Arguing for public trust in the U.S. government’s ability to spend the defense budget money wisely, a trust which has declined precipitously over the last 50 years, is rendered even more difficult when prominent lawmakers tacitly acknowledge that they cannot keep track of all U.S. military operations.
Or when the Defense Department admits to problems in accounting for military personnel. Witness the 2017 story in the military newspaper Stars and Stripes reporting that the DOD lost track of 44,000 U.S. military personnel stationed around the world.
Why is the U.S. military operating in so many countries? Do the purposes and effectiveness of the operations justify their costs? To what extent is Congress exercising its oversight responsibilities? How much do the members of Congress need to know in order to do their duty?
These are among the many questions about current U.S. military operations and expenditures that demand answers. Americans have been taught to expect that their elected representatives will address such questions as a matter of course, but the evidence cited above suggests that this expectation is no longer realistic.
We must adopt a new vigilance in order to hold our government accountable; or, depending on your perspective, restore an old-fashioned watchfulness growing from abiding suspicions about government and politicians. Only then can U.S. citizens, armed with relevant knowledge and deserved skepticism, begin to make effective demands on the members of the House and Senate.
That is the tragedy of American democracy in the 21st century. What we know and don’t know about U.S. military operations epitomizes the alarming state of relations between American citizens and their government, relations that have been lately and commonly characterized by ignorance and indifference.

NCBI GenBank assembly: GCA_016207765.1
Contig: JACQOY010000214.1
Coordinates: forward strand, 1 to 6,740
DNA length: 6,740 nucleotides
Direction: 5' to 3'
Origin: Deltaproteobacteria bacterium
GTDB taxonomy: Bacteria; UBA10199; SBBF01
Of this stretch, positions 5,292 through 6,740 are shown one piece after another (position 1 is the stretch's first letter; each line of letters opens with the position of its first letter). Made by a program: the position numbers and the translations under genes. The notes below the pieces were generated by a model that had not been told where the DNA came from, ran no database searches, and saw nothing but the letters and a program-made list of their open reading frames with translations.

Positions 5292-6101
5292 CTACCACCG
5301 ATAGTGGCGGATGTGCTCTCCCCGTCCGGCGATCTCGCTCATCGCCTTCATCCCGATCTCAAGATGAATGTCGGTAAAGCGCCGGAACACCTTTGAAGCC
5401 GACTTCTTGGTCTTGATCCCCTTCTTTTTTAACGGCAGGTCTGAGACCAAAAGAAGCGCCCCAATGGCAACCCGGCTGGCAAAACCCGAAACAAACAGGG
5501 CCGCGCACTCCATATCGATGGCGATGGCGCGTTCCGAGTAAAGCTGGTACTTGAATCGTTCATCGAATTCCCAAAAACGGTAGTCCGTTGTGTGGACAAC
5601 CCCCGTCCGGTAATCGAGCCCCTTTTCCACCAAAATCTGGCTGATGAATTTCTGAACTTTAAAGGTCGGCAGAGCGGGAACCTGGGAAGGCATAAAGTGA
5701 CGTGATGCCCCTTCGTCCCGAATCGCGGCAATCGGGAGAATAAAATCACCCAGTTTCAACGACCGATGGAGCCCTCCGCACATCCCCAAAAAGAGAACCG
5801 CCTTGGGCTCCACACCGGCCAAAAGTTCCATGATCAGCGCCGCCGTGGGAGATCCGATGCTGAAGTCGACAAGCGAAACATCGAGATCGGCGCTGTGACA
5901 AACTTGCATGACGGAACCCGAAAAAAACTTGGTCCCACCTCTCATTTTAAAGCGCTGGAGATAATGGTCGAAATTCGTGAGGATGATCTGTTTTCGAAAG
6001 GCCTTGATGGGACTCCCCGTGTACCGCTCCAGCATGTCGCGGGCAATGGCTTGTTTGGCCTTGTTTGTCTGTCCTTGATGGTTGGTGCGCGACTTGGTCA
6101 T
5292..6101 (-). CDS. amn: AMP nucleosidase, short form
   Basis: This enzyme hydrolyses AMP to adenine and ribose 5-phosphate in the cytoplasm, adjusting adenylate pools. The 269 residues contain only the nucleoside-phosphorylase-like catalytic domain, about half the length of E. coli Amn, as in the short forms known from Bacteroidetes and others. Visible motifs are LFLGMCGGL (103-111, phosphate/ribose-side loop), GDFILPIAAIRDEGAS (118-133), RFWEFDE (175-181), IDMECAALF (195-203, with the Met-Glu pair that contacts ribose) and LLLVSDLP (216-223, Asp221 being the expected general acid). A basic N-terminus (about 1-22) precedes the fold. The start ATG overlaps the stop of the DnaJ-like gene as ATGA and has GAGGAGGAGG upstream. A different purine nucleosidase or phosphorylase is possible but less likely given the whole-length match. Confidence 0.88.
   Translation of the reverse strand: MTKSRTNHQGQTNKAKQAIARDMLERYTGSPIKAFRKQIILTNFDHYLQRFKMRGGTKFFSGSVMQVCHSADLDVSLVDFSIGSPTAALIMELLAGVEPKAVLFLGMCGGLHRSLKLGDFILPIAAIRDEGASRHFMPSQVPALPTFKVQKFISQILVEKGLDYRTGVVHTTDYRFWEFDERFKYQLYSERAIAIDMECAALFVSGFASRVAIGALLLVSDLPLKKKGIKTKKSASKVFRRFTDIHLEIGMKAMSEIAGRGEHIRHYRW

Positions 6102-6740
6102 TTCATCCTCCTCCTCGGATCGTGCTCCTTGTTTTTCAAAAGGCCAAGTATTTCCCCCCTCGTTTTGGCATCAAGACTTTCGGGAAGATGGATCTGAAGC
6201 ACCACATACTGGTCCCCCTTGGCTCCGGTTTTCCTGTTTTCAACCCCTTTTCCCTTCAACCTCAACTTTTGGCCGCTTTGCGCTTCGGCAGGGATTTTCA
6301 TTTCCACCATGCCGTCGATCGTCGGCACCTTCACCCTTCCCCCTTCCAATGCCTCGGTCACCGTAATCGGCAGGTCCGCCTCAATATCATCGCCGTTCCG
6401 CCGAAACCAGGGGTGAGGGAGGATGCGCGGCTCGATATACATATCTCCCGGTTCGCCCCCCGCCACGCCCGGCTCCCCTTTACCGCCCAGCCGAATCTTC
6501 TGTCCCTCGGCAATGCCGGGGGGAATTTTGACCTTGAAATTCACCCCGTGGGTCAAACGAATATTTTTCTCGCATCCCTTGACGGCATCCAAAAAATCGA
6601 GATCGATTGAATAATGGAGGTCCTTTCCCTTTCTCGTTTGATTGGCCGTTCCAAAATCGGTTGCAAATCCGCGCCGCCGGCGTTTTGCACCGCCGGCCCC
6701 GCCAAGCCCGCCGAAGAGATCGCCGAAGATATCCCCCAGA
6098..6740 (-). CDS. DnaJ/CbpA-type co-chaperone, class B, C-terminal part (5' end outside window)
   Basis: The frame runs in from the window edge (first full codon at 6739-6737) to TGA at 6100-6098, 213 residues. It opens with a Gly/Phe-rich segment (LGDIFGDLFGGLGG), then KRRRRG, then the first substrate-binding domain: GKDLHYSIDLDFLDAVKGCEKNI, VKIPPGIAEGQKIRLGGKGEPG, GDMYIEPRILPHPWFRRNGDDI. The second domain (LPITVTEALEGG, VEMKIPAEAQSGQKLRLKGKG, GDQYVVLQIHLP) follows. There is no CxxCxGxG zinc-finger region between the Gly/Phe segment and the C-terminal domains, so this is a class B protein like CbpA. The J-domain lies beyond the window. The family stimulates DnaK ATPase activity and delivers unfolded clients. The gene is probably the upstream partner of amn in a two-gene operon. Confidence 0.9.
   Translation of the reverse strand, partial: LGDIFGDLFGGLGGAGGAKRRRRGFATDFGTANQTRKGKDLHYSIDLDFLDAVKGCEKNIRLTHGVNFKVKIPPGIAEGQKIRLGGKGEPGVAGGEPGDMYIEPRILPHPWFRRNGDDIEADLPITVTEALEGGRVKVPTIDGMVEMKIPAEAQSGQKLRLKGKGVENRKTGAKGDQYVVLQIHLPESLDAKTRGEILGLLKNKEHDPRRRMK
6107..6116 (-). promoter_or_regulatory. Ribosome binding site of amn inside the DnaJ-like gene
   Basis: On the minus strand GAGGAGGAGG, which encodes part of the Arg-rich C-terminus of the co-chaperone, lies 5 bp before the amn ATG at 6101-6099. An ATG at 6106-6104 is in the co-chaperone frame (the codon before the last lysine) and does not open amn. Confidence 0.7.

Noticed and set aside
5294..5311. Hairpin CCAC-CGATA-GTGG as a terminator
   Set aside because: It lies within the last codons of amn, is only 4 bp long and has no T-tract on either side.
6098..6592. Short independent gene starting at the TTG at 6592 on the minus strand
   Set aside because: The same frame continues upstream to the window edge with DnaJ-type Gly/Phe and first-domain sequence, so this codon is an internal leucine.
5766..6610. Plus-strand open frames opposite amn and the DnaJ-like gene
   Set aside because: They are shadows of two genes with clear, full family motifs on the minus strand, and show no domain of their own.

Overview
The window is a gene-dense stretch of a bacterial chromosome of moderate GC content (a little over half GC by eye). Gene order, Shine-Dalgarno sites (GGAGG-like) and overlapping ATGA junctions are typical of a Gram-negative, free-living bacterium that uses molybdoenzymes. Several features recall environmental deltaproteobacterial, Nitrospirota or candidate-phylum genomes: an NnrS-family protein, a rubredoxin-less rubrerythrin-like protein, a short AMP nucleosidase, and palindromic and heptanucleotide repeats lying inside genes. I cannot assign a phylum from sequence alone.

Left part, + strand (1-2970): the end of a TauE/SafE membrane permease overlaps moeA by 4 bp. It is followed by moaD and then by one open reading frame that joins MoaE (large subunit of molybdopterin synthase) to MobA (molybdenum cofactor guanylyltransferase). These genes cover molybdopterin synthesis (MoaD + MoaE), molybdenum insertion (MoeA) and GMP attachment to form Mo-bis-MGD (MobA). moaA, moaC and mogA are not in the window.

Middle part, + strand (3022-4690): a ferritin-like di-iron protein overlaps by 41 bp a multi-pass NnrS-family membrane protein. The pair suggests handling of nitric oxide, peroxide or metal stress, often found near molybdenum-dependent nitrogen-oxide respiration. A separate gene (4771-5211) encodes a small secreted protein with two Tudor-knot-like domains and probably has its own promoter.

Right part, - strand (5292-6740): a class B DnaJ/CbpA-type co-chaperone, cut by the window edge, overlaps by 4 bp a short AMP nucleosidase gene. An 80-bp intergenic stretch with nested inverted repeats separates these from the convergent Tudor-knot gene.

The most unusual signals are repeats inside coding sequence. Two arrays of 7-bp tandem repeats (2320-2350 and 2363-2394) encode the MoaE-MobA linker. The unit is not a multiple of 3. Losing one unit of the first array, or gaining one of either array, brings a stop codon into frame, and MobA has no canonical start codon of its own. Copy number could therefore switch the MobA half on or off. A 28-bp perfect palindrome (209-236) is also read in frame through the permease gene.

We can no longer count on our elected representatives to act in the interests of the people who sent them to Washington.
We can expect them to act in the interests of corporations and plutocrats that have underwritten their campaigns, and to respond cravenly when the needs of their financial backers conflict with those of their constituents.
We can expect them to squander public monies on an unprecedented scale when it suits their immediate political aims.
And we can expect them to distract and confuse their constituents when the attitudes of voters begin to coalesce in ways that might threaten the status quo.
The only way in which we can compel them to do their jobs is to be well informed on a wide variety of issues, exert real and consistent pressure, and send home the representatives that ignore the concerns of voters and the responsibilities of their offices.
What will it take? Better education in civics and government. Increased support of responsible journalism representing broad social and political spectra. And citizens who are willing to work, and work tirelessly, to preserve the democratic principles on which our government was founded.
In how many countries does the U.S. maintain a military presence? You know the answer. You will need to make sure that your representatives in Congress know it, too.
Nothing less will suffice.